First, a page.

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Dave Eggers writes novel about social media, has no idea what social media is

I confess I could hate-read reviews of Eggers THE CIRCLE all fucking day. His smarmy smug approach to literature and cloying over-written preciousness have irritated me since day one and seeing other people take him to task gives me such a glorious feeling of schadenfreude that it perversely makes me wish Eggers released *more* books just so I could read people bagging on what a lazy author he is.

Notable Books 2013: Dinosaur Porn vs. Dave Eggers’s ‘The Circle’ — Editor's Picks — Medium

Eggers tries to convince his readers that our obsession with social media will make us less human. His heroine is overwhelmed with scores and stats and multiple screens, messages and pings and zings, her own voice saying in her ear, “Mae. Mae.”

The problem with this critique of social media is that Eggers doesn’t understand it’s actually social. Eggers imagines a world without subtweets or hate favs, a world where everything can be taken at face value. The act of communicating with other human beings is reduced to the act of hitting buttons and getting numbers back. Eggers constantly describes the quantity of messages that Mae receives, the rankings she is given, the number of emails she has answered, but almost never what they actually contain. Mae can climb the internal social ranking of 10,000 employees in a single night, because all it takes is sheer effort. We don’t know what persona she projects, because Eggers doesn’t tell us. He doesn’t bother to determine whether she wins followers by saying things that are interesting or stupid or crazy or catty or redundant, because in the fucked-up, inauthentic world of social media, your social influence is simply a function of the number of clicks you make.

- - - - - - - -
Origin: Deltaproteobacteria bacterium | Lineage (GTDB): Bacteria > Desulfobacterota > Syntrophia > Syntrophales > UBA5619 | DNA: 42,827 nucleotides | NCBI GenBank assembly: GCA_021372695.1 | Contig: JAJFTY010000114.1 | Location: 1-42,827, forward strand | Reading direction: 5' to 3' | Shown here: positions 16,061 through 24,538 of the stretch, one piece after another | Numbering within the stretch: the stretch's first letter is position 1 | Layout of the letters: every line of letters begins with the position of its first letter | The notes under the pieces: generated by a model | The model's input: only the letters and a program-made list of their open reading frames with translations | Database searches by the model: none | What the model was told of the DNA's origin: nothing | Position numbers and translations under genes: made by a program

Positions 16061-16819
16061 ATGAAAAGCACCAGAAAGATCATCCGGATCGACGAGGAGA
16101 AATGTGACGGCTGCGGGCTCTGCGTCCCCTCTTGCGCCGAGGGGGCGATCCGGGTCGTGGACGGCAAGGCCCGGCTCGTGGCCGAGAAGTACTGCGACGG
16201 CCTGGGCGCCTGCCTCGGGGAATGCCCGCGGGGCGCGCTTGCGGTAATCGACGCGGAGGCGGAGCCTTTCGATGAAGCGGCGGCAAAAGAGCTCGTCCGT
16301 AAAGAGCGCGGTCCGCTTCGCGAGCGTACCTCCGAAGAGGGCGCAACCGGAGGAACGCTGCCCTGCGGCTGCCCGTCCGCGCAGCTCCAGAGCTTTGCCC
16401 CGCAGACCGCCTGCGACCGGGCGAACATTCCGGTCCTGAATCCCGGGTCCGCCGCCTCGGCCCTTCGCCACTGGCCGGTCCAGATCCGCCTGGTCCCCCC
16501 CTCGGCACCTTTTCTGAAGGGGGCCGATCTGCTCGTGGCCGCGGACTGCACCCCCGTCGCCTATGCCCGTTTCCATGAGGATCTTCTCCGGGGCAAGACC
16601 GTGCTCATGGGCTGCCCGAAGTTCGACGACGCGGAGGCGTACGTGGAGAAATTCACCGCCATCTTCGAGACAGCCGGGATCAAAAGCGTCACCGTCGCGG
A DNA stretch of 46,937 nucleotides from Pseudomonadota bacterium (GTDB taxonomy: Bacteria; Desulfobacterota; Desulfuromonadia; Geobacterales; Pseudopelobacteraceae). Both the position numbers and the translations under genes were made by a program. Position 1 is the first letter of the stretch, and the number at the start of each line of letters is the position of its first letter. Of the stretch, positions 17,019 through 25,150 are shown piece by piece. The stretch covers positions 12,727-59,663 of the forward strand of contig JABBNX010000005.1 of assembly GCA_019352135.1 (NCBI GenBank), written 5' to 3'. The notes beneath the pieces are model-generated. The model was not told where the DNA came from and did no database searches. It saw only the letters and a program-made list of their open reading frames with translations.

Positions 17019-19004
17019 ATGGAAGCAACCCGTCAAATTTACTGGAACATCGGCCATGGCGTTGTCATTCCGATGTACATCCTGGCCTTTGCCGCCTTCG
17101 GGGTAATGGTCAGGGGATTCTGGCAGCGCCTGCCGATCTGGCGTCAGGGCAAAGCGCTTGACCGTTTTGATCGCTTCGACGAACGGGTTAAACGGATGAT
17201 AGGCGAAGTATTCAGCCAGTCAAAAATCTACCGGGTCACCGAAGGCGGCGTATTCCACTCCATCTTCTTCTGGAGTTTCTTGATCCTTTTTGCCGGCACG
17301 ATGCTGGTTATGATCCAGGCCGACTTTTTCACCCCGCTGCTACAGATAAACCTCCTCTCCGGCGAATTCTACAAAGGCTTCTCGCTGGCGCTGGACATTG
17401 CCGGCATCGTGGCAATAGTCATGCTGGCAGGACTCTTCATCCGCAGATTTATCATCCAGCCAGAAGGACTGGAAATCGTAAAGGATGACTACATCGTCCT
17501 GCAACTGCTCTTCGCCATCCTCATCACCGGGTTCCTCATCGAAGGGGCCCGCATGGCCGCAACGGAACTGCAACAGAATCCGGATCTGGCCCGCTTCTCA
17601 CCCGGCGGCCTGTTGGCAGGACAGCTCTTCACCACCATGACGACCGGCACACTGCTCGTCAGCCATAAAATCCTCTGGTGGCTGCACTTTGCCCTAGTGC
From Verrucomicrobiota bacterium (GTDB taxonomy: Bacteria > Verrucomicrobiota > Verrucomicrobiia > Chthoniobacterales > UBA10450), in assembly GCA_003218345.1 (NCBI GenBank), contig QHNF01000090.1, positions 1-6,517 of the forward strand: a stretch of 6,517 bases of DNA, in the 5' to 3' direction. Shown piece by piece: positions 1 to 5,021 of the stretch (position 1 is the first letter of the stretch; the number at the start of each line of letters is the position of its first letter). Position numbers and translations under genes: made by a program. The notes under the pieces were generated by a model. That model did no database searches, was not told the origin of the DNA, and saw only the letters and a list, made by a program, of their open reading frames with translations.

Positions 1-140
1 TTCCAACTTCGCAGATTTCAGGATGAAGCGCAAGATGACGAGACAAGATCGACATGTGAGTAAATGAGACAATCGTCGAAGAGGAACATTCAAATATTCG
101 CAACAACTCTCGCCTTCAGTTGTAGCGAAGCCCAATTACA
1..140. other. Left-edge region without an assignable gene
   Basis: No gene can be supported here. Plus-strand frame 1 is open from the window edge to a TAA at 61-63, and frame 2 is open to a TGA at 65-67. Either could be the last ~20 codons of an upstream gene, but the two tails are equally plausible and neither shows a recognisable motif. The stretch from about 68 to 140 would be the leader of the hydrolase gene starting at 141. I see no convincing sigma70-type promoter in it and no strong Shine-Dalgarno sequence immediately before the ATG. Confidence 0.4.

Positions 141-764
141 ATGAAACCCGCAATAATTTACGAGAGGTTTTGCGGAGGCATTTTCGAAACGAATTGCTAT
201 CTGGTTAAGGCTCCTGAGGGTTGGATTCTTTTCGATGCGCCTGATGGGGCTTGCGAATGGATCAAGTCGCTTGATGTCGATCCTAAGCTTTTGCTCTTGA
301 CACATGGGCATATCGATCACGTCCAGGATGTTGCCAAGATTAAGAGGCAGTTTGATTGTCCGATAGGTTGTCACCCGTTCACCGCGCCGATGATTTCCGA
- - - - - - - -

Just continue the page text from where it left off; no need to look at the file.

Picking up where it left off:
It’s unclear why anyone would want to do this, so Eggers has to make his characters’ obsession with social media something that is imposed from above. Mae’s supervisors at The Circle reproach her when she doesn’t share every aspect of her life. They demand that she post more and me.

This is where we see the dangers of having a crank—even a precocious crank—project his opinions onto a nubile 24-year-old protagonist. Only a few categories of people experience social media as something that is imposed from above. Among them are established authors and journalists, whose publishers may start prodding them to promote their work on a new platform. Most people who joins social media do it willingly, because it’s the only platform they have.

The idea that your company might pick out your Twitter handle for you, without any consultation, as Mae’s does, is about as plausible as the idea that Google’s cafeteria might thoughtfully pre-chew your food.

The whole thing is massively confused, starved of a basic understanding of how people communicate through any medium: Facebook, LinkedIn, the telegraph, air.